Kingdom of Bhutan
'Brug Rgyal-khab (Wylie)
Anthem: Druk Tsendhen
|File:Bhutan (orthographic projection).svg|
and largest city
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|Government||Unitary parliamentary democracy and Constitutional monarchy|
Early 17th century
• Water (%)
• 2011 estimate
• 2005 census
|GDP (PPP)||2010 estimate|
• Per capita
|GDP (nominal)||2010 estimate|
• Per capita
|HDI (2007)||Increase 0.619|
medium · 132nd
|Time zone||UTC+6 (BTT)|
• Summer (DST)
|UTC+6 (not observed)|
|ISO 3166 code||[[ISO 3166-2:Template:ISO 3166 code|Template:ISO 3166 code]]|
Bhutan (officially called Kingdom of Bhutan) is a small country in the Himalaya mountains of South Asia. It is ruled by King Jigme Khesar Namgyel Wangchuck, who has been king since 2006. Bhutan was founded in 1644 by Shabdrung Ngawang Namgyel. The Bhutanese people are proud they have always been an independent country. Bhutan's capital city is Thimphu. The official language is Dzongkha.
About 700,000 people live in Bhutan. The people and government of Bhutan are proud of their culture which is based on Tibetan Buddhism. 97% of Bhutan's people are Buddhist.
Until 1974 Bhutan was closed to the outside world. Now people can visit the country, but only in small numbers. The only airport is in Paro district. The country is bordered on the south by the Republic of India and on the north by Tibet, which is part of China since 1949. The Indian state of Sikkim separates Bhutan and Nepal. The main export of Bhutan is hydroelectricity which is sold to India. The economy of Bhutan is very small but is growing quickly. The currency is the Ngultrum, which is pegged at par with the Indian rupee.
National symbols of Bhutan
- Sichuan Takin Juvenile 159.jpg
National animal of Bhutan
- Corvus corax (NPS).jpg
National bird of Bhutan
National tree of Bhutan
- Blue Poppy Meconopsis sp Pair 1000px.jpg
National flower of Bhutan
The Royal Bhutan Army is Bhutan's military service. It includes the Royal Bodyguard and the Royal Bhutan Police. Membership is voluntary, and the minimum age for recruitment is 18. The standing army numbers about 16,000 and is trained by the Indian Army. Being a landlocked country, Bhutan has no navy. It also has no air force or army aviation corps. The Army relies on Eastern Air Command of the Indian Air Force for air assistance.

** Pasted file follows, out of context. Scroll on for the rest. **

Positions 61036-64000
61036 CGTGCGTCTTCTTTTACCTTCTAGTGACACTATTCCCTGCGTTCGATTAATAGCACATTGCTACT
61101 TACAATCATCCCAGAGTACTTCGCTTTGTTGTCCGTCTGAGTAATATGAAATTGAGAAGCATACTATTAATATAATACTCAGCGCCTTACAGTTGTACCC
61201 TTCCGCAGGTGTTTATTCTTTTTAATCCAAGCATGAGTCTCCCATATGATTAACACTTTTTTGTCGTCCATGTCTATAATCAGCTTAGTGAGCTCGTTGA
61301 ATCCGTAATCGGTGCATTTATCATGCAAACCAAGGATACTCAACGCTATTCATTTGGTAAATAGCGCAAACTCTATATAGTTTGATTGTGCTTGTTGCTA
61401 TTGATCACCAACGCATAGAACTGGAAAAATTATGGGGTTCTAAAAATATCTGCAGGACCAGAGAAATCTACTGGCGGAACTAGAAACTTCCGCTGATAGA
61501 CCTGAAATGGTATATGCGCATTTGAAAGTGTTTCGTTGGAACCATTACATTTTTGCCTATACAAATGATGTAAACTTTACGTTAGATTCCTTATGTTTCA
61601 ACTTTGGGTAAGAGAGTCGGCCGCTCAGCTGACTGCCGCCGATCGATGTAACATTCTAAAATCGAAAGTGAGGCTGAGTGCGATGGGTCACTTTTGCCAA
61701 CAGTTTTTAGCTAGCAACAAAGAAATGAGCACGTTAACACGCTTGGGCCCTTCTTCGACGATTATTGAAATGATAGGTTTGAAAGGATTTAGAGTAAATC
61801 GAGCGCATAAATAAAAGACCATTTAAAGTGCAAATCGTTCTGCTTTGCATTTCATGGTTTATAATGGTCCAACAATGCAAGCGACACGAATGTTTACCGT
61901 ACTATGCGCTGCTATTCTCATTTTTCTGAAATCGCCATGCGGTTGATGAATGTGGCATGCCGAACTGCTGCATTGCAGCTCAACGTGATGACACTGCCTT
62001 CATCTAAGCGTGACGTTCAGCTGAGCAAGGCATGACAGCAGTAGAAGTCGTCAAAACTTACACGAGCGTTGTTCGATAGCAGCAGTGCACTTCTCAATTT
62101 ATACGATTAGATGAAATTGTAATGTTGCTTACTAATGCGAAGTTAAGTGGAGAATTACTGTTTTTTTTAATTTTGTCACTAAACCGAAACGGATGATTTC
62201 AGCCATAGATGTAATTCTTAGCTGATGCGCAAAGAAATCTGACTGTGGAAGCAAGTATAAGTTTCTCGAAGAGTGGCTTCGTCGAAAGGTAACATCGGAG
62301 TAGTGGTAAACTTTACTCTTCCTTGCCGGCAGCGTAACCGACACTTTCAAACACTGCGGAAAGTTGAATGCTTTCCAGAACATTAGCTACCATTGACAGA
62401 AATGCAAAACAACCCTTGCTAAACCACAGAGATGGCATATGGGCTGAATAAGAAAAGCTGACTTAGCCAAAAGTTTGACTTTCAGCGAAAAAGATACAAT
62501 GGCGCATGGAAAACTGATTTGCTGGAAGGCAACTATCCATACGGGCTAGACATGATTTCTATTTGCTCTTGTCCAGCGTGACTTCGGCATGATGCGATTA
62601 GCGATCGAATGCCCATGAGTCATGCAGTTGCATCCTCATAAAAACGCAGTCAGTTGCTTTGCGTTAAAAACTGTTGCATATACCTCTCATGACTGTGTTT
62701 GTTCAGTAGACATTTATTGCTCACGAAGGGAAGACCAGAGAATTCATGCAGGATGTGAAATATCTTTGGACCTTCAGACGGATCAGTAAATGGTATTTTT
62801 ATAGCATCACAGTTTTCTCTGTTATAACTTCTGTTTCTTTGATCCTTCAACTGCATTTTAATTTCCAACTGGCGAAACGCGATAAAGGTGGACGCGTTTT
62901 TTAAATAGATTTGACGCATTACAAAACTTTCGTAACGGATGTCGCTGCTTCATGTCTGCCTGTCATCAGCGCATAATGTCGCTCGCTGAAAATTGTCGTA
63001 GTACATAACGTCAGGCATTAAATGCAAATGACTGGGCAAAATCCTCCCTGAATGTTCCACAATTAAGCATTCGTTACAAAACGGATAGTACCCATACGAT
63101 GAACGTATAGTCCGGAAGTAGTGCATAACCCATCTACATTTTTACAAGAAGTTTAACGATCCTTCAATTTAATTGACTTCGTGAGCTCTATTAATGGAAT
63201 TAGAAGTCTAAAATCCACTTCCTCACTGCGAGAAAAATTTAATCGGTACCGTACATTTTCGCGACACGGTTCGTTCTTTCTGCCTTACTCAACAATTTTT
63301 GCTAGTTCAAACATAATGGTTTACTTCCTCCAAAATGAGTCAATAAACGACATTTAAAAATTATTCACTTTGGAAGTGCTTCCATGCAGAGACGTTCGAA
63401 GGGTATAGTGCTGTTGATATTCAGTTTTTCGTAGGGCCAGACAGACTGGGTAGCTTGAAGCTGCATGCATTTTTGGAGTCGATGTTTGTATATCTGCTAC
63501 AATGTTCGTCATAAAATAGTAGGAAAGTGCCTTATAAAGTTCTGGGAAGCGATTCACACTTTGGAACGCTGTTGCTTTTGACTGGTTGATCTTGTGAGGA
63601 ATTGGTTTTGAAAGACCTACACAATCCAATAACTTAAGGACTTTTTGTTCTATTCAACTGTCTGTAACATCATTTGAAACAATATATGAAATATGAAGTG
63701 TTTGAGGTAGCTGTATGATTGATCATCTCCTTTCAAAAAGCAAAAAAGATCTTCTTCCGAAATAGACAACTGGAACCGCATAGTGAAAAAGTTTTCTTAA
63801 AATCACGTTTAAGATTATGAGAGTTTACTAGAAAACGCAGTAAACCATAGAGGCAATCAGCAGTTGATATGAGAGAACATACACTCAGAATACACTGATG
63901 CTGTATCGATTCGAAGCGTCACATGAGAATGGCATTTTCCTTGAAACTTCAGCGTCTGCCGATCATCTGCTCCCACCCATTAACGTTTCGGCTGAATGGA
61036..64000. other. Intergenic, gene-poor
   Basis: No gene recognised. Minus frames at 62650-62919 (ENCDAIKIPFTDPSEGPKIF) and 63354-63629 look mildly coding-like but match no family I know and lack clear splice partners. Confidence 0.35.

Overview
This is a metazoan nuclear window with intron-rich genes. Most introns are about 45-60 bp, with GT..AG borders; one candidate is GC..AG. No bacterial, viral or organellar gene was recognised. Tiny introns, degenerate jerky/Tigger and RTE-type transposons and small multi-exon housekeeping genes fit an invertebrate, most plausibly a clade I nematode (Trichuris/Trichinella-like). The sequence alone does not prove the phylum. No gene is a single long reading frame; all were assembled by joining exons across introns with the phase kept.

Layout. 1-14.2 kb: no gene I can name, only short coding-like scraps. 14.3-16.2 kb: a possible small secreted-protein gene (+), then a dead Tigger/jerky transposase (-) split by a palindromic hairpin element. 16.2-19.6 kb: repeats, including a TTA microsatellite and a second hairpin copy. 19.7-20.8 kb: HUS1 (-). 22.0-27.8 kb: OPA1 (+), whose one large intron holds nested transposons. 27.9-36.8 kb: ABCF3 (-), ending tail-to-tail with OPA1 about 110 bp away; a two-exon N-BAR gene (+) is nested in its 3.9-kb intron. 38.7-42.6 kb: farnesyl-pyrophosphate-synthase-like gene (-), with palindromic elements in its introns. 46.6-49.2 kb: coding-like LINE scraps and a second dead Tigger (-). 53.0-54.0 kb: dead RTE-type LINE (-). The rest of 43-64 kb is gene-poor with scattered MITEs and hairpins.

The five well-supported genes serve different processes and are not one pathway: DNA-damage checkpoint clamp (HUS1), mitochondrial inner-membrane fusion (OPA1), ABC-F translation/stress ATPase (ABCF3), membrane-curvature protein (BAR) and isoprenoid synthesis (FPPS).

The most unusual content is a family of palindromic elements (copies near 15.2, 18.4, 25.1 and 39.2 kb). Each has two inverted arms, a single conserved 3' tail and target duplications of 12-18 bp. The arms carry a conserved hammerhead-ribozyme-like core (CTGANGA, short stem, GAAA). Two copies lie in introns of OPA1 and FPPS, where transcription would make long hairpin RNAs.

Cities and towns
The major cities of Bhutan are:
- Thimphu, the largest city and capital of Bhutan.
- Damphu, the administrative headquarters of Tsirang District
- Jakar, the administrative headquarters of Bumthang District and the place where Buddhism entered Bhutan.
- Mongar, the eastern commercial hub of the country.
- Paro, site of the international airport.
- Phuentsholing, Bhutan's commercial hub.
- Punakha, the old capital.
- Samdrup Jongkhar The south eastern town on the border with India
- Trashigang, administrative headquarters of Trashigang District the most populous district in the country.
- Trongsa, in central Bhutan which has the largest and the most magnificent of all the dzongs in Bhutan.
Bhutan's national sport is archery. Competitions are held regularly in most villages. Cricket has gained popularity in Bhutan, particularly since the introduction of television channels from India. The Bhutan national cricket team is one of the more successful affiliate nations in the region. Football is also an increasingly popular sport.
- Stern, Carly (11 August 2016). "He's getting so big! Dragon King and Queen of Bhutan take the six-month-old Prince out for official royal visit to his mother's ancestral home Read more: www.dailymail.co.uk/femail/article-3734754/Dragon-King-Queen-Bhutan-six-month-old-Prince-official-royal-visit-mother-s-ancestral-home.html#ixzz4OYCDysSi Follow us: @MailOnline on Twitter". Daily Mail. Retrieved 30 October 2016.
- CIA—The World Factbook.
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- "Human Development Report 2009. Human development index trends: Table G" (PDF). United Nations. 2009. Retrieved 2009-10-05.
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- Bhattacharjee, Arun (2003-12-19). "Bhutan Army Sees Action at Last". Atimes.com. Retrieved 2009-04-23.
- Choudhury, A.U. (1990). "Primates in Bhutan". Oryx 24: 125.
- Choudhury, A.U. (1992). "Golden langur – Distribution Confusion". Oryx 26: 172–173.